Terry: OK. So while median home sale prices are falling, you report the number of Mecklenburg County homes valued at over $1 million is actually growing. In fact, it's doubled since 2019. So where are these newly minted $1 million homes?

Mecia: Yeah, there are now million-dollar homes in a lot of different neighborhoods in Charlotte. There are a few areas that have multimillion-dollar homes. The Cornelius area on Lake Norman, Quail Hollow Club area, the Gleneagles Road area, of course. There some places off of Colony Road near Charlotte Country Day School that are among the most expensive. But now it's possible to have million-dollar homes all over the place, Plaza Midwood. There was a house on Seigle Avenue in the Belmont neighborhood that's valued at over $1,000,000. A lot of places in South Charlotte, you know, Providence Road corridor, Ballantyne. Having a $1,000,000 house, Marshall, is not as special as it used to be.

Terry: Well, let's move on to some banking news now. The FDIC this week announced Raleigh-based First Citizens Bank is buying chunks of failed Silicon Valley Bank. First Citizens has around 20 branches in Charlotte. Are customers here going to see any changes?

Mecia: If you're an existing First Citizens Bank customer, I don't think you're really going to see a whole lot. And now if you're, if you happen to be a Silicon Valley Bank customer — there aren't very many of those, I think in the Carolinas. But if you are, then basically they're just going to migrate your deposits. If you have a loan, for example, First Citizens will now be administering those.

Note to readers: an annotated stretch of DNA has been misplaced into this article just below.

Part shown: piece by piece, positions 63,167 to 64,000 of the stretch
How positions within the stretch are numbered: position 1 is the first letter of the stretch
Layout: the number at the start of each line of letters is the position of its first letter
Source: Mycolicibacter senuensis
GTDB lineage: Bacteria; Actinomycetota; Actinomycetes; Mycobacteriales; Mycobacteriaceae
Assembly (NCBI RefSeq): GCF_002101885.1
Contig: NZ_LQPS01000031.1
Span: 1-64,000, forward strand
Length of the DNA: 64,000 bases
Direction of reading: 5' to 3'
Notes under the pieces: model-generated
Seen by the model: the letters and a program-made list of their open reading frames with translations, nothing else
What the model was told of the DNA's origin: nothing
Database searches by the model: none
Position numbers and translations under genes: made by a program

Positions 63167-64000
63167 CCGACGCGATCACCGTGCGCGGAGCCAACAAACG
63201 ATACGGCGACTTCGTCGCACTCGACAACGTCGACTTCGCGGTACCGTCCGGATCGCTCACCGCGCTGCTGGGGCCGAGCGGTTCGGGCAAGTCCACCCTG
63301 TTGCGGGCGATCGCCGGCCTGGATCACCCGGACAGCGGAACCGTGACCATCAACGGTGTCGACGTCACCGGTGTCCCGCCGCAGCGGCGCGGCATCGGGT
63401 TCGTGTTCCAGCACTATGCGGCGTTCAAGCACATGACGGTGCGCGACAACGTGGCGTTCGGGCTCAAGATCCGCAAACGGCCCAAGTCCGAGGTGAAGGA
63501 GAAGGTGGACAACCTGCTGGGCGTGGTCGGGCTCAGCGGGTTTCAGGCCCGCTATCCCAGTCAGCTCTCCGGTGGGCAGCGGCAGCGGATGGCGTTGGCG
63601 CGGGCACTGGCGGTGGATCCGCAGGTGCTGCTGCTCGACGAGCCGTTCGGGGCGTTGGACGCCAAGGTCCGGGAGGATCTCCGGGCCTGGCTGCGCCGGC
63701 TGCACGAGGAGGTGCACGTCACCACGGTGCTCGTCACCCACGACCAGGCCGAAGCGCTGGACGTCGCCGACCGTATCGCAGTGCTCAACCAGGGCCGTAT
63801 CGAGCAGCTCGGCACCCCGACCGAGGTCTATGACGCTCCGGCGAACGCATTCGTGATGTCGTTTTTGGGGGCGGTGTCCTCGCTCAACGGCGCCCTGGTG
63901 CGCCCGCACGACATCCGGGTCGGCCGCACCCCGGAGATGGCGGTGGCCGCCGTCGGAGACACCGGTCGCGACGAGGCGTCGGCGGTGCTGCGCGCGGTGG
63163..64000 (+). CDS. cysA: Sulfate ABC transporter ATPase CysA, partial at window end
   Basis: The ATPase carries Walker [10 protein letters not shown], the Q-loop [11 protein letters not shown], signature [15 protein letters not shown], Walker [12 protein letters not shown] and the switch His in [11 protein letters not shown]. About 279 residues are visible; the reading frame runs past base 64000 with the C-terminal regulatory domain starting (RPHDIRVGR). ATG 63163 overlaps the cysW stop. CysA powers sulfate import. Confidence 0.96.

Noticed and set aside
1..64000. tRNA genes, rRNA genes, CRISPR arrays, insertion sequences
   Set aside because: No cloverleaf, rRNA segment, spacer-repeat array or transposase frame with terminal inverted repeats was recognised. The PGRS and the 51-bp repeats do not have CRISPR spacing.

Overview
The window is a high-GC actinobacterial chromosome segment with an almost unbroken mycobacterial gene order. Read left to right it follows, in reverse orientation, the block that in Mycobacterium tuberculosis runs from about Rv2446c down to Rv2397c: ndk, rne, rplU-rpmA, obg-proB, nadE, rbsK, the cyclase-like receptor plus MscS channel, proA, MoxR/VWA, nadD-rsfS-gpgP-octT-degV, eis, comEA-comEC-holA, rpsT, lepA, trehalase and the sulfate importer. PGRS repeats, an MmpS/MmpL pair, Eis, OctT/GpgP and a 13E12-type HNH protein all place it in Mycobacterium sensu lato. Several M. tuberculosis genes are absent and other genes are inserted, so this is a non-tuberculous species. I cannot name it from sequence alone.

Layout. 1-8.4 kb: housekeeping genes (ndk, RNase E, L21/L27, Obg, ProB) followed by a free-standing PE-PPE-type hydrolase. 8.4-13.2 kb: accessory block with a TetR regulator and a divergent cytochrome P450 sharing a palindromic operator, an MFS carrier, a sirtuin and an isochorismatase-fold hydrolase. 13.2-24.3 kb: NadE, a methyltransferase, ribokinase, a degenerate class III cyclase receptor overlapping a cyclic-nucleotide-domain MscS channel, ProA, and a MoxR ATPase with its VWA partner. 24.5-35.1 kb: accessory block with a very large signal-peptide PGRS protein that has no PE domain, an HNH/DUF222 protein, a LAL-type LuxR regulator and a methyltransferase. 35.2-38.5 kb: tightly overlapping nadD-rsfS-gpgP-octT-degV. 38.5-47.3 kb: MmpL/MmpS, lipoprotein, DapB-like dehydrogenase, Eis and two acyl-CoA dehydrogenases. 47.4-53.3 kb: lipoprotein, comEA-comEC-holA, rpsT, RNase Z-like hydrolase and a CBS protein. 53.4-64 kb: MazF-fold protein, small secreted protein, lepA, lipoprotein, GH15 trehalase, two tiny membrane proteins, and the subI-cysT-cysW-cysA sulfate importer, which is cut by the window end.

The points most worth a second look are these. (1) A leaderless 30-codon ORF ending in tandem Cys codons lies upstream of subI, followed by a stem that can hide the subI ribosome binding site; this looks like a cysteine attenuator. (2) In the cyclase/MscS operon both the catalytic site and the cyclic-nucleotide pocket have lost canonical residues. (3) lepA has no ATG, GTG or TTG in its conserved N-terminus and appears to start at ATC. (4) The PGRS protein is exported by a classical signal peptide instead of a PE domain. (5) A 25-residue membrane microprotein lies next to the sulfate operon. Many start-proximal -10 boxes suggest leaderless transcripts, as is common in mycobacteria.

Terry: Finally, it looks like sports gambling is coming to North Carolina after state lawmakers this week passed a bill legalizing it. And Gov. Roy Cooper has said he favors the legislation. What would that look like for folks wanting to bet on the Hornets or Panthers?

Mecia: Right. You're not talking about you, right, Marshall? You're talking hypothetically doing it as a listener service. Is that what we're doing here?

Terry: (Laughs.) I'm not sure betting on the Hornets or Panthers is ever a good thing.

Mecia: That's true. OK. So the North Carolina House passed a measure that would allow sports gambling — both online sports gambling, if from your couch on your phone, as well as allow some in-person sports gambling venues, at places like Bank of America Stadium, Spectrum Center, Charlotte Motor Speedway, that sort of thing. And the way it would work is the North Carolina Lottery Commission would issue between 10 and 12 licenses. They would charge the applicants $1,000,000 apiece. The state would take a 14% cut. And passing the House this week is significant, because that has been the stumbling block in the last couple of years. The House voted it down last year, but it passed pretty comfortably this week. So it looks like that's on track to happen and the betting could start as soon as Jan. 8, 2024, which is just in time for the NFL playoffs and the Super Bowl — if people have hopes for the Panthers in the playoffs and Super Bowl.

Terry: Well, the Panthers have the number one draft pick. So here's hoping. Thanks, Tony.

Support for WFAE's BizWorthy comes from UNC Charlotte's Belk College of Business, Sharon View Federal Credit Union and our listeners.

Sign up for our daily headlines newsletter

Select Your Email Format

Marshall came to WFAE after graduating from Appalachian State University, where he worked at the campus radio station and earned a degree in communication. Outside of radio, he loves listening to music and going to see bands - preferably in small, dingy clubs.